Amistad Mutiny 1839

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The Amistad Mutiny occurred off the northern coast of Cuba in July 1839. The Spanish Schooner La Amistad was seized by African captives not long after it left Cuba around 2nd July.  The captives had been taken in Africa by a Portuguese slaving ship and then smuggled into Havana under cover of nightfall as this was a violation of treaty signed in 1817 between Britain and Spain (who owned Cuba), which forbade trading in slaves. The captives, lead by either Sengbe Pieh or Joseph Cinque, quickly over-powered the crew and killed the ship’s Captain and the cook and possibly several other members of the crew. Now in control of the ship they forced the remaining crew to sail back to Africa but the crew actually sailed the ship northwards so that the ship ended up in New York state waters.

On 25th August the now starving crew and mutineers anchored the ship off Long Island in search of provisions. They were spotted by the crew of the USS Washington and after a brief struggle they surrendered and were towed to New London Connecticut. They were then imprisoned to await trial, the case became well known internationally.  The ship owners argued that the captives had been slaves when purchased in Cuba so should be tried for piracy and murder, with the Spanish and Cuban Authorities demanding that the Americans return the ship and its human ‘cargo’ (39 adults and 4 children). Anti Slavery campaigners rallied to the mutineers’ defence trying to prove that they had been unlawfully enslaved and it was seen as a test case for the principle of natural rights applying to black people.

When the court case was heard in September 1839 thousands gathered but the case was just referred to the US district court this delayed a ruling until January 1840. The judge Andrew T. Judson ruled that the mutineers had been illegally kidnapped and sold and had legally rebelled to win their freedom and ordered the return of the captives to Africa. The US Government had not expected this verdict and was expecting to return the ship and captives to Spain and even had the USS Grampus waiting in a nearby harbour to do so. The Government now appealed but in May the judgement was upheld and the case was sent to the Supreme Court. Most agree that the Supreme Court was far from balanced with most of the court, including the judge being slave owners, although the defence did have former US president John Quincy Adams argue the case before the court. To the surprise of the Government once again the judgement was upheld and the mutineers were set free in March 1841. By November 1841 the surviving thirty five Africans left the US for Sierra Leone under British Protection.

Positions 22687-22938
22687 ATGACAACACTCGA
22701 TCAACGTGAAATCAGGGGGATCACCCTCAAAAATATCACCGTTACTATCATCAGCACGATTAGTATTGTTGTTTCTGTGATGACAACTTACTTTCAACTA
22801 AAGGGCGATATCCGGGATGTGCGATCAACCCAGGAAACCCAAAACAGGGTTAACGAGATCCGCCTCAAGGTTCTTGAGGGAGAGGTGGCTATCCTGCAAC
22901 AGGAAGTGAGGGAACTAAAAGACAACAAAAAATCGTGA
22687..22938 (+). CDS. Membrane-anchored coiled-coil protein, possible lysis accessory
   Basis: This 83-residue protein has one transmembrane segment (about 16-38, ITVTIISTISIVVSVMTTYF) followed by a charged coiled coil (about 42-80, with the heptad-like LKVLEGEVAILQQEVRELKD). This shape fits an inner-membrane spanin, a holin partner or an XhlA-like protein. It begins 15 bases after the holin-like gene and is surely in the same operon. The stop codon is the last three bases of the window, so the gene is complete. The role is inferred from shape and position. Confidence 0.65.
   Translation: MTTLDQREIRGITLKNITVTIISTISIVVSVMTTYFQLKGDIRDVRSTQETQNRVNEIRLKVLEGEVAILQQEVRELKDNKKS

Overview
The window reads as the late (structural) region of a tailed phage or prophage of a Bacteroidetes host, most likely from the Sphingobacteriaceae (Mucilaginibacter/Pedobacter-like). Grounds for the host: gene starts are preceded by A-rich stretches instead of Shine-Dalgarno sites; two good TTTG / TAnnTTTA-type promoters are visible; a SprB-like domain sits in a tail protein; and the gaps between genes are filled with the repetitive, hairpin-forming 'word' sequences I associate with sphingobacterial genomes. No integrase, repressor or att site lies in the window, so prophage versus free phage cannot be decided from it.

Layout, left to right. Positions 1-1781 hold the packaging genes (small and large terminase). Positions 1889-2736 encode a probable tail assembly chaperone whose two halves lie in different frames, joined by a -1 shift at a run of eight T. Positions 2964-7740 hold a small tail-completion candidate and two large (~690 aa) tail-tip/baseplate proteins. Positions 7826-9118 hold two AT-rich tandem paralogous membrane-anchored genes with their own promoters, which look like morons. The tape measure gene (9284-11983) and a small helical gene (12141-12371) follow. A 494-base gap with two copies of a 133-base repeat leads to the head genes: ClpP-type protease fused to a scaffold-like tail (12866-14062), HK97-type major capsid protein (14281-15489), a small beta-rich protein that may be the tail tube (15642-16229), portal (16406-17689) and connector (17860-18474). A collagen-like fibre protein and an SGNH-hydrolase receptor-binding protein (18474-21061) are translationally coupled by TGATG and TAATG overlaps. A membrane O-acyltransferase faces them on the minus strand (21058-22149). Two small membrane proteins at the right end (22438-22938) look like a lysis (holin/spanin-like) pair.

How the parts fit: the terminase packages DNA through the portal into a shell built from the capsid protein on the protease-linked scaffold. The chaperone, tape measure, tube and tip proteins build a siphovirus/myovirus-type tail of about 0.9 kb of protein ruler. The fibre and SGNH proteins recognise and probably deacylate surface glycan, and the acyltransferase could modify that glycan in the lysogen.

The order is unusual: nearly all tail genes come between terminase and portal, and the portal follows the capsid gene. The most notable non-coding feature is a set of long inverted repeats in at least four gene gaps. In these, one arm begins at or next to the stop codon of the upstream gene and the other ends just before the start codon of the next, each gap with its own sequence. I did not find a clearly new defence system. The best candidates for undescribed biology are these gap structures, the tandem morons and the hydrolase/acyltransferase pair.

Amistad (1997). DVD. An often over looked Steven Spielberg film, with powerful imagery and moving sequences. It has an all star cast but is fairly slow moving and focuses on the court room Drama rather than the initial revolt and it does include a visually powerful sequence depicting the initial crossing from Africa on the Portuguese Slave Ship. cover cover cover
How to cite this article: Dugdale-Pointon, T (23 October 2008), The Amistad Mutiny of 1839 , http://www.historyofwar.org/articles/amistad_mutiny.html

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